This week we reached our transmittal break, marking the halfway point of the 68th Legislature. Probably the most-discussed legislation so far is our tax relief package, which we refer to as the “8 pack.” We’ve also passed a number of technology-focused privacy bills, dozens upon dozens of red tape relief bills, and several bills to improve the integrity of our elections.
The “8 pack” tax relief package includes two bills providing one-time income and property tax rebates to Montanans, two bills providing permanent tax relief to individuals, two bills permanently reducing taxes on Montana businesses, one bill paying off the state’s debt, and one bill investing in road and bridge infrastructure to prevent future tax increases. Altogether, the bills add up to $1 billion in tax relief, making this the largest tax cut in Montana history.
Several bills from Senate Republicans protecting Montanans’ right to privacy have been advancing through the legislative process. Banning the state from using continuous facial recognition surveillance technology drew bipartisan support in the Senate. The Genetic Information Privacy Act would require companies that work with genetic information to be transparent about the usage of that information. The Consumer Data Privacy Act requires companies to obtain consent prior to gathering or using Montanans’ electronic data and gives Montanans the right to have their data deleted.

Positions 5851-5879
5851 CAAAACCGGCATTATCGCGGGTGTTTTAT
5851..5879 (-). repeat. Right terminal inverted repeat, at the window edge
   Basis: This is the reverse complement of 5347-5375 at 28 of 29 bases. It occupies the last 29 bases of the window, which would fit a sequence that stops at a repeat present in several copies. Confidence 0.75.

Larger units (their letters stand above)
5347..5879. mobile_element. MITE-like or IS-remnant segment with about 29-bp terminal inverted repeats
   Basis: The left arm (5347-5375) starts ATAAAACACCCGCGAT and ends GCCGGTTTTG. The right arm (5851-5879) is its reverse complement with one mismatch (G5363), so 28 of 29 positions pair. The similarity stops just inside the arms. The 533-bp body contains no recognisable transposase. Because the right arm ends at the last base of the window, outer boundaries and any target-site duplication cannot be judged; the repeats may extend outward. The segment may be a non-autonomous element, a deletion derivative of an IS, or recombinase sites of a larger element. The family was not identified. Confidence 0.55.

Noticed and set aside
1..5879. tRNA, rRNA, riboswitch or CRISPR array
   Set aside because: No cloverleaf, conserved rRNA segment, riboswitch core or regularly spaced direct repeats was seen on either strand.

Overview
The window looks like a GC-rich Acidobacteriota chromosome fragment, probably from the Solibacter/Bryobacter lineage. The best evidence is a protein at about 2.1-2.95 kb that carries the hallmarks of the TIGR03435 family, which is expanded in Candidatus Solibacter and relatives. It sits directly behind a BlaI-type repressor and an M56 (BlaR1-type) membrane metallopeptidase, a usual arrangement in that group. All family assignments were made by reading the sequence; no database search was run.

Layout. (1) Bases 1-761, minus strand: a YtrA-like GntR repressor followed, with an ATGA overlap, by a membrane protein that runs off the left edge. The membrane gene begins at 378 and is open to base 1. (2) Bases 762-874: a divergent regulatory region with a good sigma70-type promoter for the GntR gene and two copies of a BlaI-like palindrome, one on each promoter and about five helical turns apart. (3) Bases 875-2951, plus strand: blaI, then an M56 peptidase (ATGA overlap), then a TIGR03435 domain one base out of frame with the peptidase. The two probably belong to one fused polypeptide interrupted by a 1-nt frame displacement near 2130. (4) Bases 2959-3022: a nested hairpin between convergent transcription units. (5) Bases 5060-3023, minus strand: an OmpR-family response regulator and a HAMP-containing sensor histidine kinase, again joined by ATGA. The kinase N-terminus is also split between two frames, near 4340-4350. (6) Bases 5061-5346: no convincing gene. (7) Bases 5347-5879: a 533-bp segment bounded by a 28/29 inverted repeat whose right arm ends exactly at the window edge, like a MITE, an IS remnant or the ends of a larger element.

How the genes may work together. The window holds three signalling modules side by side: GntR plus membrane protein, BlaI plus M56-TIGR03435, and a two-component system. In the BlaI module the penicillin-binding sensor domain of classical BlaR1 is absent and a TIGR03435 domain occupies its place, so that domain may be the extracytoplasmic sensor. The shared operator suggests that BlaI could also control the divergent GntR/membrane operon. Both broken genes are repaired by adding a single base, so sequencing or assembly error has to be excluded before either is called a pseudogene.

The Legislature has been working in partnership with Governor Gianforte to help get government off the backs of hardworking Montanans. In total, 185 Red Tape Relief bills have been introduced this session, with 12 having been signed by the Governor already and another 41 headed to his desk for his signature. Another 104 have already passed their first chamber. These bills cover a variety of regulatory areas, but one thing they have in common is that they make it easier for people to live, work, and recreate in Montana.
On the topic of election integrity, we’ve advanced a bill that would double the number of precincts and elections that receive a post-election audit. Another bill would remove the exemption that prevents counties that don’t use counting machines from performing audits. A third bill would prohibit state and local governments from using outside money to conduct elections. Many more election security bills have advanced as well.
The halfway point of the legislative session is a good time to reflect on what’s been accomplished. Although I’ve only highlighted a few areas that we have been working in, we have and will continue to deliver on the promises that we’ve campaigned on. Securing our elections, protecting our privacy, reducing regulations, and providing financial relief to Montanans are just a few examples of us keeping those promises.
Jason Ellsworth represents Senate District 43 in the Bitterroot Valley and is the president of the Montana Senate.